This week, we’ll be taking a beginning look at the correlation (or lack thereof) between note funding time and defaults. Below are two charts that plot the entirety of the notes issued in 2010 in this context.
Chart 1: # Days in Funding (X) vs Number of Investors (Y) – All notes issued.
Chart 2: # Days in Funding (X) vs Number of Investors (Y) – Defaults only.
In terms of graphical quick check, it appears that there is no correlation between Days in funding or Number of investors vs defaults. This can be checked by looking for an overall pattern change or specific/isolated density change between the charts above. Since the charts are pretty much exhibiting an identical pattern, but of course with less points on the default chart, there probably is no correlation to be found here. What does a chart that correlates or exhibits a pattern look like then? Here is an example:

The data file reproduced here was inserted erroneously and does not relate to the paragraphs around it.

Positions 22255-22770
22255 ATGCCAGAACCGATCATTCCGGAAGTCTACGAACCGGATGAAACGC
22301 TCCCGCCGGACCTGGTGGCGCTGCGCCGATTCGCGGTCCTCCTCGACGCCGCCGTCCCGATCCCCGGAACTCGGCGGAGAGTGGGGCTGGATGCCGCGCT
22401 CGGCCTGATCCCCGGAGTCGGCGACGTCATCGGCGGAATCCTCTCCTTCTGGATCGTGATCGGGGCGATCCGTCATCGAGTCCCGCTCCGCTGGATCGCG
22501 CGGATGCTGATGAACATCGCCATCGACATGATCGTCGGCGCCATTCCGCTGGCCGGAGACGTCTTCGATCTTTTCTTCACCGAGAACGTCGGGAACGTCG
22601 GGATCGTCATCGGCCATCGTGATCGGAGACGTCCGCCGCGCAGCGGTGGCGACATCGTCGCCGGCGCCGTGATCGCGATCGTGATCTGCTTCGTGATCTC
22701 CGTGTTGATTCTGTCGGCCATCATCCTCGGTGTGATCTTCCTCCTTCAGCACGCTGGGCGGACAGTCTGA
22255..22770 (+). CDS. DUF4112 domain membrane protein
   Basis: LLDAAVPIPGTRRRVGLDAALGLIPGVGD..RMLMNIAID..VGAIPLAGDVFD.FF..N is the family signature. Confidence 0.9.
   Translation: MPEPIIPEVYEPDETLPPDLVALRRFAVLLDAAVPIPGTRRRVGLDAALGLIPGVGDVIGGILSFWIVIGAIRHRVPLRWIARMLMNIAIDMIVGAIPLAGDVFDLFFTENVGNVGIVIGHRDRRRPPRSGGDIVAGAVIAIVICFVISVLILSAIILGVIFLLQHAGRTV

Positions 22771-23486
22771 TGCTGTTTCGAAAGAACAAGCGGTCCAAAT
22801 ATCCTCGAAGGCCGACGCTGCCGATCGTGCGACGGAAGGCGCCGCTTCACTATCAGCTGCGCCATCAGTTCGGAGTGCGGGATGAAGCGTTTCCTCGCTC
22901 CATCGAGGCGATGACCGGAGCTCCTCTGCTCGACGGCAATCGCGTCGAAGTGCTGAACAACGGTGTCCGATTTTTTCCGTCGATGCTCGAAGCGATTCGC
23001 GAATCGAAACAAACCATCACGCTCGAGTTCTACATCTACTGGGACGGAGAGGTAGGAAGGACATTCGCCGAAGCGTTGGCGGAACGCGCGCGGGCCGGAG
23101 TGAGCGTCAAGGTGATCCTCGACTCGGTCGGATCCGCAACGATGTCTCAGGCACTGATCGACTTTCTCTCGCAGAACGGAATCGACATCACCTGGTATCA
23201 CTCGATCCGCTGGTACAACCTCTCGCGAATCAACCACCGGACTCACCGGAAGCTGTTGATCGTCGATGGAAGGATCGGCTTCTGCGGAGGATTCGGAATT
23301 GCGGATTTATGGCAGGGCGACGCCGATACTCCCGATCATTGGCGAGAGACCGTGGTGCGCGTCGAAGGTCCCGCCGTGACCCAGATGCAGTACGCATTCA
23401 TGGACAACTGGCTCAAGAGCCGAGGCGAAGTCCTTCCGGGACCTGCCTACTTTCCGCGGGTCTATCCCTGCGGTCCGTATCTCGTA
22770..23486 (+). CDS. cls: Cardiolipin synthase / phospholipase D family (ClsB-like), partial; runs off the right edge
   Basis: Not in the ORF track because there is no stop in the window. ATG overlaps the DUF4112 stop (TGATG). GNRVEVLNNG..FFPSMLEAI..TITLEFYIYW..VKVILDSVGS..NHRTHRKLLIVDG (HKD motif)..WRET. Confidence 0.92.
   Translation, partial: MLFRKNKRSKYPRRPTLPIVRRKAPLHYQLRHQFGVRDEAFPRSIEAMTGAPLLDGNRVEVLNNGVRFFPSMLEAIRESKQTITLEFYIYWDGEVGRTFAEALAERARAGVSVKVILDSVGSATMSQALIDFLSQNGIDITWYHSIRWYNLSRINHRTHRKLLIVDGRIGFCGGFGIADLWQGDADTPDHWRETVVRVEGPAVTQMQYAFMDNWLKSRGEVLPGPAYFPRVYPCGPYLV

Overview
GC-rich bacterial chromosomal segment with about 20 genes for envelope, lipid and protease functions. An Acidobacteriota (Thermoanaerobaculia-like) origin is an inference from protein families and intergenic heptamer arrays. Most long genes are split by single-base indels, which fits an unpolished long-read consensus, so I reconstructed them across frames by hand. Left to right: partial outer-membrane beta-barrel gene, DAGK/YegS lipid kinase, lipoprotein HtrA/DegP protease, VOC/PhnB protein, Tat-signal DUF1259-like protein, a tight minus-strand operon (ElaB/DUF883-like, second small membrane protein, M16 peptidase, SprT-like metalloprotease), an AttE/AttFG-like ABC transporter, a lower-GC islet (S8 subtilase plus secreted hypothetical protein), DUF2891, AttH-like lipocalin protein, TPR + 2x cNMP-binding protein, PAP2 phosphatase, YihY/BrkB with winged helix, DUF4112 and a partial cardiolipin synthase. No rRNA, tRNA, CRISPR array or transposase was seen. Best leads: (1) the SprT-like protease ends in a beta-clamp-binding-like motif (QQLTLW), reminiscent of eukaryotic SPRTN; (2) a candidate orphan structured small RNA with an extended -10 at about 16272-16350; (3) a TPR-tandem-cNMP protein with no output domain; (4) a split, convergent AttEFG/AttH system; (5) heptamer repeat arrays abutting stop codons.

Chart 3 – Amount Funding (Y) vs Days in Funding (X) – All notes issued 2010.
This is a chart of days in Funding vs total amount funded for all notes in 2010. One would expect that higher amount notes take longer to fund and would generally require more investors. Generally speaking, this is true. One can see that notes between 20-25k have a high proportion of their notes taking approximately 10-15 days to fund. Lower amount notes (<5k) usually don’t take longer than 15 days to fund.